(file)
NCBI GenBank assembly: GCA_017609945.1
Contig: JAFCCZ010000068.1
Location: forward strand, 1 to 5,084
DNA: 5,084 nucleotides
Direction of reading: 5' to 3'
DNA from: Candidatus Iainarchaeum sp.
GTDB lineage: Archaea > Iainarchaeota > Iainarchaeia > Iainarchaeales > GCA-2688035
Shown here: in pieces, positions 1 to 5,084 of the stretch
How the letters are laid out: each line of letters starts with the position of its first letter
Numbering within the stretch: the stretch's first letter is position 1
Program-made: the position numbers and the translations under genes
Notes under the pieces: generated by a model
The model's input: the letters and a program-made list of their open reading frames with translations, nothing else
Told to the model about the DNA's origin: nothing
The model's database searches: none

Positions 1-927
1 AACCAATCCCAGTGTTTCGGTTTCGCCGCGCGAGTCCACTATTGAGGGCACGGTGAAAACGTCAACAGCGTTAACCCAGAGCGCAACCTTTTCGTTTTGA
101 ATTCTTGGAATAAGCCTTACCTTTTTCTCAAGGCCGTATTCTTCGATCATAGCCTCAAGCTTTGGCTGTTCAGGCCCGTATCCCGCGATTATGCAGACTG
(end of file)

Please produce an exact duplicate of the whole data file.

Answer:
NCBI GenBank assembly: GCA_017609945.1
Contig: JAFCCZ010000068.1
Location: forward strand, 1 to 5,084
DNA: 5,084 nucleotides
Direction of reading: 5' to 3'
DNA from: Candidatus Iainarchaeum sp.
GTDB lineage: Archaea > Iainarchaeota > Iainarchaeia > Iainarchaeales > GCA-2688035
Shown here: in pieces, positions 1 to 5,084 of the stretch
How the letters are laid out: each line of letters starts with the position of its first letter
Numbering within the stretch: the stretch's first letter is position 1
Program-made: the position numbers and the translations under genes
Notes under the pieces: generated by a model
The model's input: the letters and a program-made list of their open reading frames with translations, nothing else
Told to the model about the DNA's origin: nothing
The model's database searches: none

Positions 1-927
1 AACCAATCCCAGTGTTTCGGTTTCGCCGCGCGAGTCCACTATTGAGGGCACGGTGAAAACGTCAACAGCGTTAACCCAGAGCGCAACCTTTTCGTTTTGA
101 ATTCTTGGAATAAGCCTTACCTTTTTCTCAAGGCCGTATTCTTCGATCATAGCCTCAAGCTTTGGCTGTTCAGGCCCGTATCCCGCGATTATGCAGACTG